NASA has sent scale-sized versions of its planned Orion spaceship plummeting back to Earth in a series tests to pinpoint the best way to return future astronauts safely back to terra firma.
The drop tests, performed at NASA’s Virginia-based Langley Research Center, are just one of several technical milestones the Orion spacecraft and Ares rocket programs hit in recent weeks as the agency pushes ahead with plans for its space shuttle successor.
“It’s a technology development effort right now to look at what is the best system for us to use for landing,” Orion project manager Caris ‘Skip’ Hatfield told SPACE.com, adding that the capsule-based vehicle will cushion its landing with either sausage- or wedge-shaped airbags. “We’re going through now and looking at various configurations of airbags.”
The Orion project completed a critical system requirements review this month with Lockheed Martin, NASA’s prime contractor of the project, which laid the foundation for the spacecraft’s design and development. NASA also put out a call for proposals this month for contractors interested in supplying the upper stage of Orion’s Ares 1 rocket booster, with engine tests for its heavy-lift counterpart — the Ares V — are also underway.
“I think we’ve made a tremendous amount of progress,” Hatfield said.
NASA chief Michael Griffin has said the first crewed flight of an Orion spacecraft and its Ares booster will be delayed until at least March 2015 — well after the planned September 2010 retirement of the agency’s aging three-orbiter shuttle fleet — due to budget issues. That first operational launch was slated for September 2014.
“It doesn’t change the design so much to have that slip, it’s really a project management issue,” Hatfield said of the slip, which Griffin has attributed to a $575 million shortfall in the agency’s expected 2007 exploration budget.
Hatfield said one of Orion’s major steps forward was a successful weight loss program to shave excess mass off the hefty vehicle.
“We are now back into the weight requirements where we want to be,” Hatfield said.
A series of design changes following NASA’s selection of Lockheed Martin to build Orion capsules found the 50,265-pound (22,800-kilogram) spacecraft to be about 2,976 pounds (1,350 kilograms) overweight, though they were still light enough reach orbit atop an Ares 1 rocket, NASA has said.
While Hatfield pressed his project teams to streamline their systems to eliminate unnecessary weight wherever possible, the biggest savings came by encapsulating Orion’s service module, which houses the vehicle’s vital systems, with a shroud-like shell rather than align it with the exterior of its Ares 1 booster.
“Basically, it’s a lot more like a payload shroud on an expendable launch vehicle,” Hatfield said, adding that the service module’s exterior shell is now designed to peel off during launch at about the same time as Orion’s emergency rocket-laden escape tower. “We end up with more efficient payload mass to orbit because we can get rid of that extra mass on the way to orbit.”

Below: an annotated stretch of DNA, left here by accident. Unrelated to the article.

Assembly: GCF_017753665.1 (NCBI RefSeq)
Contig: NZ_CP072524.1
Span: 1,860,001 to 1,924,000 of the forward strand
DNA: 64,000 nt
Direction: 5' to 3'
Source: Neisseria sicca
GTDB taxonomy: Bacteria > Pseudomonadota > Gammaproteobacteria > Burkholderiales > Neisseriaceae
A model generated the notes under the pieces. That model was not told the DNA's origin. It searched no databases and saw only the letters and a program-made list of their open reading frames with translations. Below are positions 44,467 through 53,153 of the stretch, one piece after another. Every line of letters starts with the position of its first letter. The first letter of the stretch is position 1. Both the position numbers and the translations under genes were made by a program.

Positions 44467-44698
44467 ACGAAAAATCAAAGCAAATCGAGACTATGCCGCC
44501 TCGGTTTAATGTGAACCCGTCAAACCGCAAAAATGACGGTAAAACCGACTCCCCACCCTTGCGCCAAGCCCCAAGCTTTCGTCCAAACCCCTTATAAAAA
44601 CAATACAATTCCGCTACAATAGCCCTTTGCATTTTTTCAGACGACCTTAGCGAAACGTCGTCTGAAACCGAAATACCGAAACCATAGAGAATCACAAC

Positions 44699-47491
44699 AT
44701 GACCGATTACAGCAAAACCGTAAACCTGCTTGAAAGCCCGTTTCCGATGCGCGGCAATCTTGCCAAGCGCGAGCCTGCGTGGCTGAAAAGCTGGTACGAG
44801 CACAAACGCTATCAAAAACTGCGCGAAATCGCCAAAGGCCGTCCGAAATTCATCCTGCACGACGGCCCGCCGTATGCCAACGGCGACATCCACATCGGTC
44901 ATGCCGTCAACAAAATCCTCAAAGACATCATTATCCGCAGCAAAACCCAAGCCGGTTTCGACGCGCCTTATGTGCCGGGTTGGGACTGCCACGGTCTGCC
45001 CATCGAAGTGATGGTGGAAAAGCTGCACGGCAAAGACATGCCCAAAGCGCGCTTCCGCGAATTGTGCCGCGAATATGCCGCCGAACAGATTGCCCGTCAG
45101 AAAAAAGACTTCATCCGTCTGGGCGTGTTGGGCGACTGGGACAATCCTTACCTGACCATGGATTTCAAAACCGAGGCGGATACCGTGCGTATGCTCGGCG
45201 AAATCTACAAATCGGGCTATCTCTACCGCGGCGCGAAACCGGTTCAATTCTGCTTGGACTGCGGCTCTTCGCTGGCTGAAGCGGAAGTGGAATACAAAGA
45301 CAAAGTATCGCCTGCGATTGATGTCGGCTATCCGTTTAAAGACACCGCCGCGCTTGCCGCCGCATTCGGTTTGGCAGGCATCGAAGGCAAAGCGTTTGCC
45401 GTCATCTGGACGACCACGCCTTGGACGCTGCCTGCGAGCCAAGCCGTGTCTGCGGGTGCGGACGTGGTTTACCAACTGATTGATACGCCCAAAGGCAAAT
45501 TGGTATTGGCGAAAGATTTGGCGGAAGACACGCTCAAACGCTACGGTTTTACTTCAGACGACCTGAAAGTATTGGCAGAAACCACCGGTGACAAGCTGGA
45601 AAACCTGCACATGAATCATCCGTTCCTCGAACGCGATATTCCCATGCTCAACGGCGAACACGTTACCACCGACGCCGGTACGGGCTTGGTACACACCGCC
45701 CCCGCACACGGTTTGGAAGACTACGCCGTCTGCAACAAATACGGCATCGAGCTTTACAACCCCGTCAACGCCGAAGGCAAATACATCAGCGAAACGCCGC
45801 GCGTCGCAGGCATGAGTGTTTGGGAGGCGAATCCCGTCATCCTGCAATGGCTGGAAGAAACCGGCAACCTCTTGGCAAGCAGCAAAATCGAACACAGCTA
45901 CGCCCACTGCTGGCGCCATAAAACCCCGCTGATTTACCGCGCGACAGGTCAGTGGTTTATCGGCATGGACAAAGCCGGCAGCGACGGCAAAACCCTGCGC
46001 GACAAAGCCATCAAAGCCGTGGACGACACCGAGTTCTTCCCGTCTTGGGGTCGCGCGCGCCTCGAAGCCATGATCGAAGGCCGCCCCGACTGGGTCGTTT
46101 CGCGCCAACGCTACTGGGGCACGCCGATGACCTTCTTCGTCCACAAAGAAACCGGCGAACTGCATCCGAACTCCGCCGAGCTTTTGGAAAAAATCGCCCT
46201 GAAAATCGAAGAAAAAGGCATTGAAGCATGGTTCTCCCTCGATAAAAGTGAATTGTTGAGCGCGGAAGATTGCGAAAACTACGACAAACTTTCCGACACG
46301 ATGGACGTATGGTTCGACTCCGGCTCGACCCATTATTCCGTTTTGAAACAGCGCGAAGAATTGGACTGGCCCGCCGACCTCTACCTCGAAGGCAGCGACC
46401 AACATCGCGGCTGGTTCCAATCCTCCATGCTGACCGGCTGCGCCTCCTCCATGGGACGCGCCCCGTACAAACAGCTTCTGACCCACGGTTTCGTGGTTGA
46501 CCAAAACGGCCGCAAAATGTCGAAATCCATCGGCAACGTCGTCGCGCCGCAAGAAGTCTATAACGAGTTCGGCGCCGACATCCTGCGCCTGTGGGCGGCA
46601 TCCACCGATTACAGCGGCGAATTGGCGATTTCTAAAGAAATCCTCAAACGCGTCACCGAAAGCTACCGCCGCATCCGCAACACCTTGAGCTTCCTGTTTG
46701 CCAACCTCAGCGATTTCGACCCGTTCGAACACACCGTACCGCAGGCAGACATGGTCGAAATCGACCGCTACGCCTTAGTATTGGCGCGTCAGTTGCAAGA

Construction will soon begin on a boilerplate Orion capsule, a bare bones prototype designed for launch abort system tests, at NASA’s Langley center as Lockheed engineers assemble to the first rocket motors for the spacecraft’s escape tower, Hatfield said. The Orion boilerplate and escape tower are expected to undergo their first field trials next fall at New Mexico’s White Sands Missile Range, he added.
This week, NASA also announced a five-year, $63 million plan to perform a series of thermal, electromagnetic and sound and mechanical vibration tests for the Orion spacecraft at Plum Brook Station in the agency’s Ohio-based Glenn Research Center.
While work continues on the Orion capsule, a separate team of engineers is tackling the spacecraft’s two-stage Ares I and its heavy-lift counterpart the Ares V, both of which are slated to launch initially from NASA’s Pad 39B site at the Kennedy Space Center in Florida.
The Ares I rocket is designed to use a five-segment version of the four-segment shuttle solid rocket booster (SRB) and a liquid propellant-fueled upper stage to ferry new crews to the International Space Station (ISS) or onwards to the Moon. Proposals for the booster’s upper stage are due by April 13, and NASA officials expect to make their choice in August.
The Ares V is expected to haul heavy cargo, such as future lunar landers and rocket stages to send Orion crews towards the Moon, using two evolved rocket boosters and a core stage that draws on NASA’s shuttle and Saturn V expertise.
Several wind tunnel and computer modeling studies are underway to determine how Ares I and V boosters will behave during launch and control their roll rates, NASA officials have said. Ares V engineers have also staged a series of test firings for the booster’s RS-68 rocket engines, five of which will form the core of the heavy-lift rocket’s power plant [image].
“When you look back on it, it is absolutely amazing the progress we’ve made in a pretty short amount of time,” Hatfield said. “Hardware’s going to start appearing over the next couple to a few months.”